National / Sports / February 23, 2011

On ‘Melo to New York

After months of rumors, Carmelo Anthony finally got traded to the New York Knicks. And he didn’t come cheap.

As many outlets have reported, the Knicks gave up a haul: Raymond Felton, Timofey Mozgov, Danilo Gallinari, Wilson Chandler, $3 million in cash, a 2014 first round draft pick and second round picks in 2012 and 2013.

But the Knicks received some parts—namely Chauncey Billups who, in his old age, is still an effective NBA point guard. No one knows how he’ll fit into head coach Mike D’Antoni’s system, and it’s quite apparent he isn’t the fit Felton was.

While Knicks fans are elated, critics and rival fans in the East are laughing, pointing at the heavy price the Knicks paid for Anthony, a player who a) needs the ball in his hands a lot and b) does not guard anyone. As many have noted, the move probably takes the Knicks from being the eighth best team in the East to the sixth best team. Is that worth crowing about? Is that a big step for a franchise that has long been irrelevant?

Perhaps. Knicks owner James Dolan is probably unconcerned about his team’s performance in the 2010-2011 season. No one expects the Knicks to reach the NBA Finals. And no one should.

It’s been an exciting season in the NBA, and this trade only adds to the drama. There has been a drastic shift in power, and the East is now stacked with superstars. As Dirk Nowitzki, Steve Nash, Kobe Bryant and Tim Duncan continue to age, the West may look like as weak as the East in the pre-LeBron days.

From a different perspective, this trade has re-affirmed some things I’ve long known: I love the NBA, but I’m not a fan of any single team—and I’m definitely not a fan of the Bulls.

Bulls fans, in particular, seem disturbed by this trade. Though the majority I’ve heard still insist that Derrick Rose, Joakim Noah and Carlos Boozer forms a better core than the Knicks’ Anthony, Billups and Amare Stoudemire, they claim this with an ever-present quiver in their voices. In other words, they’re scared. They don’t want to be unseated by the Knicks, given the rivalry, and given that the Bulls had the chance to acquire Anthony—hell, numerous chances to acquire Anthony—since last summer.

They passed. Perhaps this was for the better. Anthony, like Rose needs the ball in his hands. But Anthony, unlike Rose, is the best in the game when it counts. (Emphasis mine: I hate this phrase in almost any instance; but, bear with me, Anthony has been proven—statistically speaking—to be the best “clutch” shooter in the game. Why? Well, he’s 6’8”, which allows him to get better looks when shots are better contested late in games.)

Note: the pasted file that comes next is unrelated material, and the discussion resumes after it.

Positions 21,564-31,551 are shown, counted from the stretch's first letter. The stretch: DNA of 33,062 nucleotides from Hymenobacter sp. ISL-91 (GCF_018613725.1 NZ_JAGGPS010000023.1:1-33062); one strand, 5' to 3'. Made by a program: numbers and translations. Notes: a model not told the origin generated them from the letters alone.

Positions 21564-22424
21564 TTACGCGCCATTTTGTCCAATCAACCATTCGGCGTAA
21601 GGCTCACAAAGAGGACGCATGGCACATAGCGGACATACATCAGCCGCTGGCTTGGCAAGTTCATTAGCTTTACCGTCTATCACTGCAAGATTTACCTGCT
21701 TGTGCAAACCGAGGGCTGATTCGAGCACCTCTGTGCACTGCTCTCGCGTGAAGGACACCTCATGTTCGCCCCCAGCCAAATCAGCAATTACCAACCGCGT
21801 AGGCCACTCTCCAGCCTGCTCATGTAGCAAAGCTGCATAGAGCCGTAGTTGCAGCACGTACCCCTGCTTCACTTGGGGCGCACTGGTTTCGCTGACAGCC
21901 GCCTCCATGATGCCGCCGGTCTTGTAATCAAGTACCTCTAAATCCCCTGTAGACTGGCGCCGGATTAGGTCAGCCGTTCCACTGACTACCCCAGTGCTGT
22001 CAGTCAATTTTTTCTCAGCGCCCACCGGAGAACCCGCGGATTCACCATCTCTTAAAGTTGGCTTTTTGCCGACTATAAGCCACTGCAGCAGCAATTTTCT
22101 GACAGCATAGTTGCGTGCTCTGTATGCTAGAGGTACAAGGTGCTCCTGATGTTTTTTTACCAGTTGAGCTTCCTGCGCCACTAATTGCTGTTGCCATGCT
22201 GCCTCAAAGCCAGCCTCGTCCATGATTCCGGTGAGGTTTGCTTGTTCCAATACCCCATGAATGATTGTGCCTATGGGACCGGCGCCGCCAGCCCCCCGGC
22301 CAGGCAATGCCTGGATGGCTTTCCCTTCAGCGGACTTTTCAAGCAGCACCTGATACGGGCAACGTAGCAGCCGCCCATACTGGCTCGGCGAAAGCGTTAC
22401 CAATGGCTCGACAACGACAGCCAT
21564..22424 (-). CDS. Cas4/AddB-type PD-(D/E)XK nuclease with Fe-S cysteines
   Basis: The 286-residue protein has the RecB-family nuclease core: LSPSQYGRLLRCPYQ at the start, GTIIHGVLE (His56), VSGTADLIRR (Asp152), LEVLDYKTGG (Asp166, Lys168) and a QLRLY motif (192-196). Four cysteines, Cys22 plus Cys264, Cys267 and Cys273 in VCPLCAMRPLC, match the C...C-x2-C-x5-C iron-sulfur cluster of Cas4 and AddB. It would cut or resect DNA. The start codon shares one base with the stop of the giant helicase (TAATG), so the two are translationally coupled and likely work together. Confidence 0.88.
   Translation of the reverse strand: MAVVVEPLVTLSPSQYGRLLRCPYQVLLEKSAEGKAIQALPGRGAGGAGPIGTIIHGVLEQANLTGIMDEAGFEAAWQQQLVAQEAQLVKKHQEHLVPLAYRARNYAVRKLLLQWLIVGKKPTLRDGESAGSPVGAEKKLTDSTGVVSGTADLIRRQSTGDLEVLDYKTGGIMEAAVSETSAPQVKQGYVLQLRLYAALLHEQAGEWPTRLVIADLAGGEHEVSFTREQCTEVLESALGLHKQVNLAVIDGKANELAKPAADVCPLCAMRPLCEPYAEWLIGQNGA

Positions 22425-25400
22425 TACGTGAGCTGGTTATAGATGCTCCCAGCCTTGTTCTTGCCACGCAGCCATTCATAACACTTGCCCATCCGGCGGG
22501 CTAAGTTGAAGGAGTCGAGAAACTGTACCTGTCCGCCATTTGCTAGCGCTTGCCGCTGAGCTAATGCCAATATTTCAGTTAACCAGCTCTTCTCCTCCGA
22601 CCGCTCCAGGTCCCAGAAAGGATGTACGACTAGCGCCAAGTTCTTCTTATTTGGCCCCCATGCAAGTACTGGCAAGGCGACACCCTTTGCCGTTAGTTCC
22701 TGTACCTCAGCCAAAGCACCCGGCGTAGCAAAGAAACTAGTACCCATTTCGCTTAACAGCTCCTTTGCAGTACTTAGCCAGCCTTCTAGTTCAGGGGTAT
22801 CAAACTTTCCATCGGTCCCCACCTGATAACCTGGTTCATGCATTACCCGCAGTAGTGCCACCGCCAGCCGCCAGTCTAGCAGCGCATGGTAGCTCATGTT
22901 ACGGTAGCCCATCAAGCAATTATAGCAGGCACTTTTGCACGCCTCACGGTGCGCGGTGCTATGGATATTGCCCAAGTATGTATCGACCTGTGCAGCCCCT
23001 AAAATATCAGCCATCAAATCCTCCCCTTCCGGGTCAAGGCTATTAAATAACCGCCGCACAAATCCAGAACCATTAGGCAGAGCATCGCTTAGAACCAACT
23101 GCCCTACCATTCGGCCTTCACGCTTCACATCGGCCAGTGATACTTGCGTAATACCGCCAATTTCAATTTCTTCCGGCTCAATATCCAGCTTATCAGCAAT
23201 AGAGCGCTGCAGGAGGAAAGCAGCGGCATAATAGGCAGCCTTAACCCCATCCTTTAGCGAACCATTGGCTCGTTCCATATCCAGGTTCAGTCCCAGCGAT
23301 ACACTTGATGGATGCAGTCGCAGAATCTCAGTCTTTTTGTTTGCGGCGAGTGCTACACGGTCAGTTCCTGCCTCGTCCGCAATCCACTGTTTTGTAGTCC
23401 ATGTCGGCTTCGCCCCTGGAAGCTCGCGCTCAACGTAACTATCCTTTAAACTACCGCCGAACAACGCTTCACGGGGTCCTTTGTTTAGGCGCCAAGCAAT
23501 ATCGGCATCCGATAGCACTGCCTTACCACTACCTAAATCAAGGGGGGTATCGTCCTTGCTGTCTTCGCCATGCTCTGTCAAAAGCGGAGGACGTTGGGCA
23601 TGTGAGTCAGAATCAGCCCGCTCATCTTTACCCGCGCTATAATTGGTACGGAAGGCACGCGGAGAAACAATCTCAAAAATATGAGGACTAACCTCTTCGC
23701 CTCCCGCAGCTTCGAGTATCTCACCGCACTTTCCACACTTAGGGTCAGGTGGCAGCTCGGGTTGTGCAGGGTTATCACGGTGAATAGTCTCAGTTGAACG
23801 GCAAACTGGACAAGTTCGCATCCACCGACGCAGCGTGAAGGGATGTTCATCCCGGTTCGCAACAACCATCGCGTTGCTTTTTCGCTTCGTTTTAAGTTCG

But back to the issue of my NBA allegiance.

Being a fan of one Chicago team (White Sox) hasn’t transferred to the other major sports franchises in Chicago. But the Bulls in particular arouse nothing inside me: neither the love I have for the Sox nor the hatred I have for the Bears. I’m just ambivalent.

I’ve reflected on this often. My formative years included both Michael Jordan three-peats, and some of my earliest memories involve watching Steve Kerr covered in confetti, celebrating at halfcourt at the United Center.

So what gives? Well, I cared more about Illinois basketball back then. The NBA product—immediately after Jordan left—was less than compelling. The yawn-inducing Spurs won two NBA titles between 1999 and 2003. Sandwiched between those titles was another three-peat, this time by the LA Lakers, who dominated without ever seeming, well, dominant. They were bad enough to look susceptible against the dysfunctional 2000 Trail Blazers but dominant enough to go 67-15 in a full season.

And these days, the NBA is just more compelling to follow without any allegiance. There are great players everywhere—due in large part to the talent influx and in some part to salary cap rules.

As for the Bulls in particular—and the 2010-2011 Bulls especially—I don’t really like their players. I’ve hated Rose since he spurned Illinois twice in his protracted high school recruitment. (And I will never forgive him for delivering a title to professional skunk Bill Self.) Likewise, I’ve hated Noah since I first saw a photo spread of him in SLAM! Magazine when he was some dopey high school kid from Brooklyn.

I’m hoping that some day I’ll find a team worth rooting for. Perhaps when the NBA inevitably re-colonize some northwestern cities like Seattle and Vancouver.

Kevin Morris


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